Every month, Google publishes a “YouTube Ads Leaderboard,” ranking the “most engaging” commercial content that people have been watching on the platform. The ranking algorithm includes various factors, but the view-count numbers are eye-popping: Every month, there are ads with millions and millions of views. Apparently, the Internet likes to watch commercials!
So here you go, Internet: The best and worst of the most popular ads on YouTube.
Best Ad That Proves Advertising Hasn’t Changed All That Much
If you’ve spent the last 20 years on a desert island, here’s what you didn’t miss: Nike has amazing advertising. Flawless production values, sense of humor, intimidating array of Nike-endorsing sports stars: check, check, check. The push-yourself message smartly ends with an aspiring athlete getting bested: That sounds counterintuitive (is he a loser?) but in fact the Nike brand works best when it suggests individual best (and not its evil twin, win at all costs). No wonder this is the most popular ad of the month, with 8.7 millionviews.
Worst Ad That Proves The Same Thing
Hey, remember every car ad you’ve ever seen? If not, this rote exercise will remind you. A celebrity delivers a bland sermon about working hard and being yourself, against soaring music and lush cinematography, and so anyway buy a Civic, or whatever. Somehow this pap racked up 1.1 million views.
Best Ad That Is Actually A Terrible Ad
This promo for NBC’s coverage of Premier League soccer (5.4 million views) is in effect a Saturday Night Live sketch, starring Jason Sudeikis as an American football coach learning how English football works. (“Ties, and no playoffs. Why do you even do this?”) It’s fairly solid comedy, but a dubious pitch — suggesting that American sports fans are idiots, or that actually soccer really is sort of pointless. Or both.
Best Ad That Was Almost Certainly A Waste of the Client’s Money
Pandhandler Pranks Entire Subway Car
Produced by CollegeHumor.com, this alleged ad for VitaminWater starts with a guy entering a subway car, carrying an empty cup, and demanding everyone’s attention. Other passengers cringe, waiting for a sob story and an appeal for money. Instead, the man explains that his family has been forced out of their apartment — because they wanted more space, and got a bigger one. And that he no longer has his good job — because he got promoted. Plus, his daughter got a scholarship, and the family recently enjoyed a nice visit to the Grand Canyon. He closes by asking for high fives. All very clever. Then, at the end — cut to a totally random VitaminWater product shot. Really? This video actually deserves more than the 440,000 it got in August, but nobody is going buy VitaminWater as a result.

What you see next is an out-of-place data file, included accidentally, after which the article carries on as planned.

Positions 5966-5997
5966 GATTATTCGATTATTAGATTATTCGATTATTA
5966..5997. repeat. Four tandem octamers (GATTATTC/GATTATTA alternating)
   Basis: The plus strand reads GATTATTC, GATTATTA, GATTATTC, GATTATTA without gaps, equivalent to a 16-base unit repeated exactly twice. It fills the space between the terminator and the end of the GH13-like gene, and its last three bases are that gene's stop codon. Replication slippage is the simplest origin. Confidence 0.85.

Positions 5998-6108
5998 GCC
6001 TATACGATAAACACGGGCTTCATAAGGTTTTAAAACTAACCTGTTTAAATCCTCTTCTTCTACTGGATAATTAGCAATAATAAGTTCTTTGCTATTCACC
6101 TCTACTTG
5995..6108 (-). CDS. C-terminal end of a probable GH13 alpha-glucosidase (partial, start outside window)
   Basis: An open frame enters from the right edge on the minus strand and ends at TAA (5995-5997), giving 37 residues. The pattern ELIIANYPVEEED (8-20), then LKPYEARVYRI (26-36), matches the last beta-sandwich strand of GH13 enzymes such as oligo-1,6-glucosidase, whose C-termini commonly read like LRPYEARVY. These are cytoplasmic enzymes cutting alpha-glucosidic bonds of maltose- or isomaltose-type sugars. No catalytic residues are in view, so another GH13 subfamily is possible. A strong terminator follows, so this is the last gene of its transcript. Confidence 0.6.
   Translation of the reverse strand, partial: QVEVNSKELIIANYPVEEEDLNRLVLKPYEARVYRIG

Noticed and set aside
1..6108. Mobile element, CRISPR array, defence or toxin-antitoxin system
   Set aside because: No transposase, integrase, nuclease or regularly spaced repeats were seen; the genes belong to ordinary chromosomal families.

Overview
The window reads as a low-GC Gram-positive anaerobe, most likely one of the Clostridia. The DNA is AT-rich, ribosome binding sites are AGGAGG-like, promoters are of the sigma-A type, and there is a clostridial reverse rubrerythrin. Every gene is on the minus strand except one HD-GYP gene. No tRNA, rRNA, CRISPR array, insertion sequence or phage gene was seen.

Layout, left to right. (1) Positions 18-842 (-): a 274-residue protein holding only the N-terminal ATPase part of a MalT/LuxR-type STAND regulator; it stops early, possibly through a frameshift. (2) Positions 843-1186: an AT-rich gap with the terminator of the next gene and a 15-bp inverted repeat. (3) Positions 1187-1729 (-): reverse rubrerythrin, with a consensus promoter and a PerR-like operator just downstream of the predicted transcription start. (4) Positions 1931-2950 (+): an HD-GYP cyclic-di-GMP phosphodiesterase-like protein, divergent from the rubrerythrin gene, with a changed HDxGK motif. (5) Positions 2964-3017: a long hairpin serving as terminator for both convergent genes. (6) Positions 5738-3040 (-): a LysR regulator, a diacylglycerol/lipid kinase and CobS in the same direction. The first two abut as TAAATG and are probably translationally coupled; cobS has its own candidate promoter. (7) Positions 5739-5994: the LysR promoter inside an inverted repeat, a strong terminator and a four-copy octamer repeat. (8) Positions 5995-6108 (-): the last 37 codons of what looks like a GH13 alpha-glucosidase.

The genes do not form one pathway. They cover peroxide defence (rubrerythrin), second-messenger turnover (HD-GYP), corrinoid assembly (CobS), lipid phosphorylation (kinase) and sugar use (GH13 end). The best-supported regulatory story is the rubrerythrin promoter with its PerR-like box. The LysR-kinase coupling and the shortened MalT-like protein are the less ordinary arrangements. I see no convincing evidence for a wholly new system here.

Worst Ad About Technology
This old-school 30-second spot demonstrates the Google Now voice-command feature, a pitch most of us would respond to with “Yeah, like Siri,” articulated through a stifled yawn. Then there’s a nonsensical cut to a fast montage of Moto X color choices, and the slogans “Designed by You. Assembled in USA.” Somehow this boring hash of an ad for a not-very-popular phone has more than a million views. Why? Turns out the YouTube Ad Leaderboard always include ads for tech products — proving yet again that our obsession with gadgetry transcends rational behavior.
Best Ad About Technology
This ad for Madden 25 tells the fake story of childhood friends who have grown up together sharing a Madden-improvement pact, which leads to amusingly absurd “training” regimens (including one involving strapping on a preposterous set of weights while tossing a football). It’s funny, and strikes the right note of nostalgia for Madden vets, while showing off the latest graphics, suggesting a classic that’s still cutting edge. (That may not be true, but it’s a good pitch! Probably Madden loyalists explain a good chunk of the 550,000-plus views.)
Best Ad That Proves That, Actually, Advertising Has Changed
Cute animals have been deployed to sell things for ages, but the Internet did get something done while you were on that desert island for 20 years: It made cute animals way, way more popular. (That’s not a complaint, by the way; it could be modern technology’s supreme achievement.) Obviously, then, there’s an ad with an adorable talking dog on the most-watched list, with 650,000 views. He rants at his owner about the indignity of being subjected to a bath, and demands that “we need another dog,” so someone will empathize with him. It may not be the best animal — or even talking dog — video you’ve ever seen, but it’s not bad. Plus it’s a perfectly on-message appeal from a pro-pet organization called Pets Add Life, which I had never heard of, and sounds like a good thing. Total win.